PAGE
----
Brad Sherman; Rashida Tlaib (Getty/AP)

"Trump is guilty": With Democratic House majority comes new pressure to impeach

Long before Rep. Rashida Tlaib's outburst, many on the Democratic left have been pushing hard for impeachment


Jessica Corbett
January 5, 2019 11:00AM (UTC)
This article was originally published by Common Dreams. It is licensed under a Creative Commons Attribution-Share Alike 3.0 License.

As the Democratic Party took control of the U.S. House on Thursday, the first day of the 116th Congress, along with the lower chamber's leadership shift came a renewed push from some Democrats to impeach President Donald Trump.

Democratic Reps. Brad Sherman (Calif.) and Al Green (Texas) on Thursday reintroduced articles of impeachment against Trump for allegedly obstructing justice by firing former FBI director James Comey, among other actions. Sherman, with Green's support, had previously filed an impeachment resolution in July of 2017, when the House was under Republican control.

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Since Republicans refused to hold hearings on that measure, H.Res. 438, and all legislation introduced last session but not enacted into law was terminated on Wednesday, Sherman said in a statement: "Accordingly, it's necessary and appropriate to reintroduce the Articles of Impeachment. I have not changed the text. I continue to believe that obstruction of justice is the clearest, simplest, and most provable high crime and misdemeanor committed by Donald J. Trump."

"Every day, Donald Trump shows that leaving the White House would be good for our country," the 12-term congressman told the Los Angeles Times early Thursday, before the congressional session convened. In terms of his impeachment resolution, Sherman said, "There is no reason it shouldn't be before the Congress."

Responding to criticism from Rep. Jim Jordan, R-Ohio, for his decision to continue the impeachment effort, Sherman tweeted out his column published by HuffPost in October of 2017, when he wrote: "We have clear and convincing evidence that President Trump is guilty of obstruction of justice. It is time now for the House Judiciary Committee to begin hearings on impeachment."

Now, however, Sherman and newly elected House Speaker Nancy Pelosi seem inclined to wait until they know more about the ongoing probe into alleged Russian interference in the 2016 presidential election and the possibility of collusion with the Trump campaign. As Sherman put it, "I understand that a majority of our Democratic Caucus will want to wait until Special Counsel Robert Mueller completes his report, which I would hope will be issued in the next two to three months."

Pelosi, in an interview published Thursday morning, told "Today's" Savannah Guthrie that she wasn't ruling out Trump being indicted or impeached, calling it "an open discussion." But, she added: "We have to wait and see what happens with the Mueller report. We shouldn't be impeaching for a political reason, and we shouldn't avoid impeachment for a political reason. So we'll just have to see how it comes."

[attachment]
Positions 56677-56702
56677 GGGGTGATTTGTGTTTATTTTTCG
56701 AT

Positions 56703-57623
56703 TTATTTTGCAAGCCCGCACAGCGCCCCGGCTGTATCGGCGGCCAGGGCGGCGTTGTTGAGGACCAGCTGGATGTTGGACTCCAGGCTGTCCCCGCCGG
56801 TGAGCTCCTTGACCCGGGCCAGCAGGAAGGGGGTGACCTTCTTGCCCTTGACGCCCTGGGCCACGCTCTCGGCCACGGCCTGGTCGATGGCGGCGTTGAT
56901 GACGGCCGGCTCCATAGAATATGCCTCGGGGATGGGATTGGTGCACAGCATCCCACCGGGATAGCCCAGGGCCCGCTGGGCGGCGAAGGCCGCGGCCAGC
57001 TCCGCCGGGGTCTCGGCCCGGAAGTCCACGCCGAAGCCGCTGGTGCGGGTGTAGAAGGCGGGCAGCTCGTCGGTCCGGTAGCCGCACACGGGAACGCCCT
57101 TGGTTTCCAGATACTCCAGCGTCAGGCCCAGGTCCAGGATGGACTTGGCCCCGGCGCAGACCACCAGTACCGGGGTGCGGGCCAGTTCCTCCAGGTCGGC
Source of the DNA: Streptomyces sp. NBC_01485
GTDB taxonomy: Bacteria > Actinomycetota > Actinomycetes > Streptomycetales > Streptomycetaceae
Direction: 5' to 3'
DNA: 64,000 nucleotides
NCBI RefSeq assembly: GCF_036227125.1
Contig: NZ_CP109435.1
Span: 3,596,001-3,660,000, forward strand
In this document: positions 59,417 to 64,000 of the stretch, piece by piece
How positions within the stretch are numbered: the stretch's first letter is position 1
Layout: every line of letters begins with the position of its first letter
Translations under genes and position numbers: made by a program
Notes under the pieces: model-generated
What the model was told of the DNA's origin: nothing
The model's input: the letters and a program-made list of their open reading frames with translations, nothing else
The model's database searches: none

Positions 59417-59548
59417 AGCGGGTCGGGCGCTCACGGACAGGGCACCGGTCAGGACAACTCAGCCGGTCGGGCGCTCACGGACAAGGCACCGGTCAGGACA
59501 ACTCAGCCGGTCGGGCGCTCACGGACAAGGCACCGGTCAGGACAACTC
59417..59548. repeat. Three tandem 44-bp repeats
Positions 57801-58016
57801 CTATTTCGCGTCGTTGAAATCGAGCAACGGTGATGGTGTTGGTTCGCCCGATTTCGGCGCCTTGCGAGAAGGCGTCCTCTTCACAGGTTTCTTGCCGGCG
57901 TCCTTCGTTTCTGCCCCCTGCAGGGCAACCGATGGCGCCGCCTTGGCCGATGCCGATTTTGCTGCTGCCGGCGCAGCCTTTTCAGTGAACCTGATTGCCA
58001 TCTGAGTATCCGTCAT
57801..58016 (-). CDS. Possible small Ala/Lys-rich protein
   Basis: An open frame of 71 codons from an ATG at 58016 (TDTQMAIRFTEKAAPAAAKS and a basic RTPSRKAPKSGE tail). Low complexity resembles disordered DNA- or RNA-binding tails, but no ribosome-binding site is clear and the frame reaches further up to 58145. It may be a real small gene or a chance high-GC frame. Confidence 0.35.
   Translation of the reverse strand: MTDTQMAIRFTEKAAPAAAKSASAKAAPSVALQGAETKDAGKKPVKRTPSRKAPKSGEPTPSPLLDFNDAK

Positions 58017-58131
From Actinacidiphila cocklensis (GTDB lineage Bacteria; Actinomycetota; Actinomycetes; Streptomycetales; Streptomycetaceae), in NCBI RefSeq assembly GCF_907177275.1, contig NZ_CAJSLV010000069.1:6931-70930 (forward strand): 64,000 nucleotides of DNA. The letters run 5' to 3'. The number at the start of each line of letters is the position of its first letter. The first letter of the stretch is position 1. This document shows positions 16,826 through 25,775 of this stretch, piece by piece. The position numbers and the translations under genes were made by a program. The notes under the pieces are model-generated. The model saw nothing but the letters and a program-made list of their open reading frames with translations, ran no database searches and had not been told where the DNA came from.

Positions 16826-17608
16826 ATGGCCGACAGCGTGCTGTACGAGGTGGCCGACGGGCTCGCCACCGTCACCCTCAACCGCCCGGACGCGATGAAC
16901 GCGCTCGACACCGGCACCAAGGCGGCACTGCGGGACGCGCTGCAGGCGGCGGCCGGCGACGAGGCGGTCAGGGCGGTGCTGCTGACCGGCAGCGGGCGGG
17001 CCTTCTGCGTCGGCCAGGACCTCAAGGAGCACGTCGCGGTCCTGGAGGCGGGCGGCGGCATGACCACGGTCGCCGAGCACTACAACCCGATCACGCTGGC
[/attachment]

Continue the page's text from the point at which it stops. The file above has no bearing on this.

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Others are less inclined to take the slow road and wait for Mueller's findings. Ahead of taking her first oath as a member of Congress on Thursday, Rep. Rashida Tlaib, D-Mich. — joined by John Bonifaz, co-founder and president of Free Speech For People (FSFP) — argued in theDetroit Free Press:

[We] do not need to wait on the outcome of that criminal investigation before moving forward now with an inquiry in the U.S. House of Representatives on whether the president has committed impeachable "high crimes and misdemeanors" against the state: abuse of power and abuse of the public trust. Each passing day brings more pain for the people most directly hurt by this president, and these are days we simply cannot get back. The time for impeachment proceedings is now.

As The Nation's John Nichols concluded about their "carefully considered" op-ed, "This sense of urgency, rooted in her own history as a lawyer and activist, will inform Tlaib's service, as she makes clear in her rejection of petty political calculations regarding impeachment." (Tlaib's article was published before she made national headlines in a viral video by promising to "impeach the motherf**ker.")

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Nichols himself also has made the case for impeaching Trump, writing in his column for The Capital Times earlier this week that "if Americans take seriously the impeachment process that led to the end of Richard Nixon's presidency in 1974, then we can no longer neglect the arguments for Trump's impeachment."

However, while efforts to impeach Trump have drawn comparisons to Nixon, there may be some differences in how it all shakes out. As Bill Blum posited for Truthdigon Wednesday, "unlike Nixon, Trump will not resign. Some of his children and his son-in-law may be indicted, the stock market may continue its tumble, the country may slide into a recession, and the Republican establishment may desert him, but he won't follow Nixon's lead and quit."

"Trump will remain until the bitter end and seek reelection," Blum concludes, "not because he is a man of courage and principle, but because he has no other safe personal option. ... Trump has little to gain by departing the Oval Office early and much to lose if he does. Guided by narcissism and self-interest, and backed by his dogged white nationalist base, he'll stay put until he is either removed or defeated at the polls."

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